Hashmat Nawabi was granted refugee status by German immigration authorities at the end of last week, after they accepted his life was under threat in Afghanistan from the Taliban because of the work he had carried out for British forces.
His lawyer Anita Vasisht, from London law firm Wilsons, said: “Very few asylum seekers are granted refugee status as a first decision by the German immigration authorities – so that shows how very strong Hashmat’s asylum claim is.”
It means he will be able to stay in Germany indefinitely and leave the refugee camp outside Frankfurt where he has stayed for a year if he can afford to, to seek work.
But Nawabi is continuing his legal fight at the High Court in London against the UK Government, where his lawyer is challenging current UK policy on Afghan interpreters.
The 26-year-old, who has been in Germany for a year since being abandoned by people smugglers, told The Local: "The last year has been a very tough time for me. I used to be an interpreter and now I'm a toilet cleaner."
He is furious and disappointed at his fate - stuck in the camp, unable to speak German and hobbled by tight restrictions on what asylum-seekers can and cannot do. His anger is directed towards the British.
"They had no sympathy for us, they just closed my chapter. The government is just closing its door on me. I'm now looking to get back on my feet. When I needed help they turned their back on me. I was counting on the British.
"They are the ones who put me in this situation, they were the hope I had, but people just closed their door."
He had begged for help earlier this year in a letter to Prime Minister David Cameron.
"I had to make this decision [to leave Afghanistan] to save myself and my family from the death threats, all because I was working for British Forces," he wrote, according to a report in the British Times newspaper.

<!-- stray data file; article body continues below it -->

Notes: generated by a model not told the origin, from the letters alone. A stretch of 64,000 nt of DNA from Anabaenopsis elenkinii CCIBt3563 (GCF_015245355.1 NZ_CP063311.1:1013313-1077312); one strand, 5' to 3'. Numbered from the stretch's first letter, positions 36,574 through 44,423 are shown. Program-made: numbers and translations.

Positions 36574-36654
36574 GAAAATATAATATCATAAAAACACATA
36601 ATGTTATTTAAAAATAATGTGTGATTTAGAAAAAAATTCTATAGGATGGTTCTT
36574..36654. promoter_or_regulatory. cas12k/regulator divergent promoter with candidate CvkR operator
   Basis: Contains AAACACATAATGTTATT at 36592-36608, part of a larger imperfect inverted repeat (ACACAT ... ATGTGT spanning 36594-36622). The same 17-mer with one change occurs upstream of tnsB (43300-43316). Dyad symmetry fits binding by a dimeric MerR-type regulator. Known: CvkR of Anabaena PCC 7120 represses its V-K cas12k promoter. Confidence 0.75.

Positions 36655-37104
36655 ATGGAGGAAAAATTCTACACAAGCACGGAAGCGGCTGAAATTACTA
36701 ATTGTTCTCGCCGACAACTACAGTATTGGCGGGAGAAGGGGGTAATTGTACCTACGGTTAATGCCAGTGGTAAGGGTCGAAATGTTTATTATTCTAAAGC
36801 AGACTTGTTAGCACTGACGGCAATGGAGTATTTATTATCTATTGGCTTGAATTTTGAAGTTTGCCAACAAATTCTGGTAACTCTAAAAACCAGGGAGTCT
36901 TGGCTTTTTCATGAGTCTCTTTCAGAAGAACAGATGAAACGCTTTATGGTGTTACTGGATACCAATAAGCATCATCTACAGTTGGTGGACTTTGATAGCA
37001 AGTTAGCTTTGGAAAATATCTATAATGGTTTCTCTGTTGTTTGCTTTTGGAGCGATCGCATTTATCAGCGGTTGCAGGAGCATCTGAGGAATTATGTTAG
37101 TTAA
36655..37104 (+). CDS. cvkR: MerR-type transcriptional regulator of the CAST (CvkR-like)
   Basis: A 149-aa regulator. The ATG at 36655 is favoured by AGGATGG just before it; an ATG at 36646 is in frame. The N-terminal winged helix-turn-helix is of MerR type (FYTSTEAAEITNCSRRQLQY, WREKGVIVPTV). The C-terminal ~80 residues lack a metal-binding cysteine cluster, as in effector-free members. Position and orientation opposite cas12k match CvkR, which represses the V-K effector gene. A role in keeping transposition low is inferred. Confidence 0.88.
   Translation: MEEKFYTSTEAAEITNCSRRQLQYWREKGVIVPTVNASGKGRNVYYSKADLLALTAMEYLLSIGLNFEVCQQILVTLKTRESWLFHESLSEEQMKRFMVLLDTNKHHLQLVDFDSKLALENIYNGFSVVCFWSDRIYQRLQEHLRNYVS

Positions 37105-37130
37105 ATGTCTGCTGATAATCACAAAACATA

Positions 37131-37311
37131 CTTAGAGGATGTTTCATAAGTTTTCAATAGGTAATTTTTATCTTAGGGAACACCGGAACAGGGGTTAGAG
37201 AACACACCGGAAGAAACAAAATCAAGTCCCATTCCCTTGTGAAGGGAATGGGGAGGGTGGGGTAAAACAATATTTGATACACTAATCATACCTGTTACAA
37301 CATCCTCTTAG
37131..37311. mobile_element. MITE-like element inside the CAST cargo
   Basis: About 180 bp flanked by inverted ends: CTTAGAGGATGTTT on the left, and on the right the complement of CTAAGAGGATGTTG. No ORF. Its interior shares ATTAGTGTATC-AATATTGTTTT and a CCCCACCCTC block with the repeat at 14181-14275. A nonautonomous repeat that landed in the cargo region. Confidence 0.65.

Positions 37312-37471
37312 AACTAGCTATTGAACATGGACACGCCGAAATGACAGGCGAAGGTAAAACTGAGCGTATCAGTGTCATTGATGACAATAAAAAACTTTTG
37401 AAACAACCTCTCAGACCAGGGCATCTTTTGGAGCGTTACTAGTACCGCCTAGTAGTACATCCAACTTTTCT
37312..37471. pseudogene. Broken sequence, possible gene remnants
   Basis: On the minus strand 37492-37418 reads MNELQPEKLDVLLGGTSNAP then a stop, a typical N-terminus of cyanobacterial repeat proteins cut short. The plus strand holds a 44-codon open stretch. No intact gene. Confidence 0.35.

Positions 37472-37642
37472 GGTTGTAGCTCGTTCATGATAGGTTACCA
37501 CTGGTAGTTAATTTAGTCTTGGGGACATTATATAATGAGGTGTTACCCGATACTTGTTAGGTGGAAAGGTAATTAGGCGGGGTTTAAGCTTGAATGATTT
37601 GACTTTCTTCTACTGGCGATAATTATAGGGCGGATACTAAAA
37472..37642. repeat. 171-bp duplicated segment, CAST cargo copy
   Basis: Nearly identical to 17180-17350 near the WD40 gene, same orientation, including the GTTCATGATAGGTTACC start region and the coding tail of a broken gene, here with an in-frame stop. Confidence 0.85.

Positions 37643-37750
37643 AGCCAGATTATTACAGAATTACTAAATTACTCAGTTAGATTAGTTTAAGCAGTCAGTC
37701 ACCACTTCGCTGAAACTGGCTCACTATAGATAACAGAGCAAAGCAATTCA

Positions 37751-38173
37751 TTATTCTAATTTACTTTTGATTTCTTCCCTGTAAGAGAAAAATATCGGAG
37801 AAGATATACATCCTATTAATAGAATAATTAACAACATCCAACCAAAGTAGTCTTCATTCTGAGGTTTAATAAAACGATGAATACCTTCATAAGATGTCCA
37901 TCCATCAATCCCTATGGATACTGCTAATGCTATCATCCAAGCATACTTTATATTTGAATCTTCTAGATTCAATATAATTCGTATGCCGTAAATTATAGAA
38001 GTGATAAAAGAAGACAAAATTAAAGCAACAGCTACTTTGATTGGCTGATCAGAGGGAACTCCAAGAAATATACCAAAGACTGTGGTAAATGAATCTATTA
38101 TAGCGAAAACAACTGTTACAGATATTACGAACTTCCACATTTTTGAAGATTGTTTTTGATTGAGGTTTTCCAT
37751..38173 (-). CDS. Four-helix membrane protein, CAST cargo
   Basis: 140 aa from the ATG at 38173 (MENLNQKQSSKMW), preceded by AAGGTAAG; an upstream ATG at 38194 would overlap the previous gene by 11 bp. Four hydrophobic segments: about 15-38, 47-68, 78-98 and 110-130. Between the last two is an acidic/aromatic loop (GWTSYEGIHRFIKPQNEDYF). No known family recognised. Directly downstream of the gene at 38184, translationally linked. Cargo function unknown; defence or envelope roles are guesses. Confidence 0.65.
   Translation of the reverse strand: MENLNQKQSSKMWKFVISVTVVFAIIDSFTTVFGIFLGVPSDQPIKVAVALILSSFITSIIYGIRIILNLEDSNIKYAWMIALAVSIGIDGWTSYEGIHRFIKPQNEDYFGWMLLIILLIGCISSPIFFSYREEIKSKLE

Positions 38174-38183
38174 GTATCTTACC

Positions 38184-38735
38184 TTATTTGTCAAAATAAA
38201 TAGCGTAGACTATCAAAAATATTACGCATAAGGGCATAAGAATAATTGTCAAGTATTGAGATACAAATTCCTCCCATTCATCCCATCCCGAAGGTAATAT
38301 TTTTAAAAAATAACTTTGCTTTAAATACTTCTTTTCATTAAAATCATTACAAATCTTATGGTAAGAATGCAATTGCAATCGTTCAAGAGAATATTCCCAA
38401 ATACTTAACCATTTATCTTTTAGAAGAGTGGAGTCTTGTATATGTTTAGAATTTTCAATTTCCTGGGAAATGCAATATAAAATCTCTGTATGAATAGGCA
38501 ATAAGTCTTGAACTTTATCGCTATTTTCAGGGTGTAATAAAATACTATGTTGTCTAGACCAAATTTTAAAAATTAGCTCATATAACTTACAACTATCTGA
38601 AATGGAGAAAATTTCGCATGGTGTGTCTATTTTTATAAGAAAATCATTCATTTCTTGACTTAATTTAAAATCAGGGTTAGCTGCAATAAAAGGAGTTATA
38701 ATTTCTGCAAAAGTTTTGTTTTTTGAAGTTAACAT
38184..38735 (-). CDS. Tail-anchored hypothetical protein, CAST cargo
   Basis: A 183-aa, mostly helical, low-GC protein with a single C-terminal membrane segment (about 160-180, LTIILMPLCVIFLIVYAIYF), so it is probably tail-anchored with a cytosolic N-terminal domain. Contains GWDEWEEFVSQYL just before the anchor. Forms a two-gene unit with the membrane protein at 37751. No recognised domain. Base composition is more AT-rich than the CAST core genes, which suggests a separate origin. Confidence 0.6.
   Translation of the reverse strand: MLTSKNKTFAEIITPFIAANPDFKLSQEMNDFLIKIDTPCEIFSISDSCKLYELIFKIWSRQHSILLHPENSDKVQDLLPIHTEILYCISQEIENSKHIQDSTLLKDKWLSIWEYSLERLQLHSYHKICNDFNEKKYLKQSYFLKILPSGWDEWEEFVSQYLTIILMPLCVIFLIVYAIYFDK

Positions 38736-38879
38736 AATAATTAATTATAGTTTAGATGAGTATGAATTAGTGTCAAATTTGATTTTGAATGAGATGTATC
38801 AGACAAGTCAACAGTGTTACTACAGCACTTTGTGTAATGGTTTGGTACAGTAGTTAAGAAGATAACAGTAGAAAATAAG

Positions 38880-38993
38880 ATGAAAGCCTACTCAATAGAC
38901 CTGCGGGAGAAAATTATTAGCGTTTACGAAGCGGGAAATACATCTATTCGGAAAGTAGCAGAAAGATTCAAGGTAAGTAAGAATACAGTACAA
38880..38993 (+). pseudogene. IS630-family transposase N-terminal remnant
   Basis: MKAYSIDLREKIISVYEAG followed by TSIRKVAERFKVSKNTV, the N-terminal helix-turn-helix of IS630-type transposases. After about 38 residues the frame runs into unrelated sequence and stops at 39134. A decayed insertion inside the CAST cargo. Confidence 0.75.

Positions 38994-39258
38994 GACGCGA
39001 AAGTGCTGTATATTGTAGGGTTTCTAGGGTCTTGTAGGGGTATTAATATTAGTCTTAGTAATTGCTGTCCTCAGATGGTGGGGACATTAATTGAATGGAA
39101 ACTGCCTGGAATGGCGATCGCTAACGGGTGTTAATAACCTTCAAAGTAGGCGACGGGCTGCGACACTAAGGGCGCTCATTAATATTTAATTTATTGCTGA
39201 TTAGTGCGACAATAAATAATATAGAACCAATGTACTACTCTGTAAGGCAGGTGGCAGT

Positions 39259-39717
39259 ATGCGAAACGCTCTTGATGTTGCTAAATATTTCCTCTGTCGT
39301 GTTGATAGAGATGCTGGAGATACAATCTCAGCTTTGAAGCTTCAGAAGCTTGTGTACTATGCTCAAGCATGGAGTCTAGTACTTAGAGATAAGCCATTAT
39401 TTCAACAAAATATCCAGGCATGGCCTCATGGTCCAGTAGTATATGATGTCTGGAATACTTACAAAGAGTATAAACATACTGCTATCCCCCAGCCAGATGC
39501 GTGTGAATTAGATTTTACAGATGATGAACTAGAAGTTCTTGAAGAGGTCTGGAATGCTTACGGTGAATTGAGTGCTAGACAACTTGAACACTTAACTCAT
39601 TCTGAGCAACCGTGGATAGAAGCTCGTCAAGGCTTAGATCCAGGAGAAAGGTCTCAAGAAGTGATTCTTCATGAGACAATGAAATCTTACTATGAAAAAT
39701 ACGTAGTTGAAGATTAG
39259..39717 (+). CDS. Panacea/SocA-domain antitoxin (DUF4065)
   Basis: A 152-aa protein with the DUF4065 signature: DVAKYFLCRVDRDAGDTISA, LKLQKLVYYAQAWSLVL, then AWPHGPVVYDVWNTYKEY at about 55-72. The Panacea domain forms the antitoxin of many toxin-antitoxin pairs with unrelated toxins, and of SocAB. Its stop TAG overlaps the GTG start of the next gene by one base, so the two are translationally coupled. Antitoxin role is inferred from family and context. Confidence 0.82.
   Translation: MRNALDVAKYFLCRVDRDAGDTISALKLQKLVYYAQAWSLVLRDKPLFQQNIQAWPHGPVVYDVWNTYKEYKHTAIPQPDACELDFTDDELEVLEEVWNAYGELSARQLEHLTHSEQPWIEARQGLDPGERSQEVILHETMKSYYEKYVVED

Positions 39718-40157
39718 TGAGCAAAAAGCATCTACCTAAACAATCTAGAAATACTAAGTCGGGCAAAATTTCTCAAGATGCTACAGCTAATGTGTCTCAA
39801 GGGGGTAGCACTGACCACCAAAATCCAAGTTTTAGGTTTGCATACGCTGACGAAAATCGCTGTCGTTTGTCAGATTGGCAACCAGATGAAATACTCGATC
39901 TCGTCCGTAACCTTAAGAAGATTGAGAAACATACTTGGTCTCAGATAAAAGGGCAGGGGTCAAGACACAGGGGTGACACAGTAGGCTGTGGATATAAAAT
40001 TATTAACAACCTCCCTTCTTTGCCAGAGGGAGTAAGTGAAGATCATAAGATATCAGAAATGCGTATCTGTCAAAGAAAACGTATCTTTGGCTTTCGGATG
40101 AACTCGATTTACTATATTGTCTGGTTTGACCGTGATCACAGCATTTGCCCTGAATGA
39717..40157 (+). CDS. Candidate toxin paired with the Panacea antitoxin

"My family and their neighbours have been threatened with beheading if they helped me; my own father was forced to ask me to disappear to save the family from death."
He said he had moved his family to try to get them out of danger, and that his fiancé's family considered his work with the British military to put her at such risk that they broke off the engagement.
Taliban insurgents also visited neighbours at his family's former home, he told The Times.
"They warned our neighbours to inform my family whenever they show up, especially myself, they are going to execute me according to the Islamic rules. They also warned people that whoever tried to help them that they will be beheaded too."
A spokesman for the Ministry of Defence (MoD) told The Local he was unable to comment on individual cases but denied that Afghan interpreters had been let down.
The British Government has offered interpreters who stay in Afghanistan money as well as training. Others have qualified for resettlement in the UK. It is understood that British officials gave Nawabi $17,000 after he finished working for the military.
But Lord Ashdown, a former Royal Marine, told The Times on Tuesday that the offer was “absolutely shameful”.
The paper said that 27 interpreters had died serving with British forces in Afghanistan.
In October Germany said it would give asylum to 150 interpreters who helped its troops in the Kunduz region of Afghanistan.
The decision came after growing evidence that the Taliban was targeting interpreters who helped NATO troops.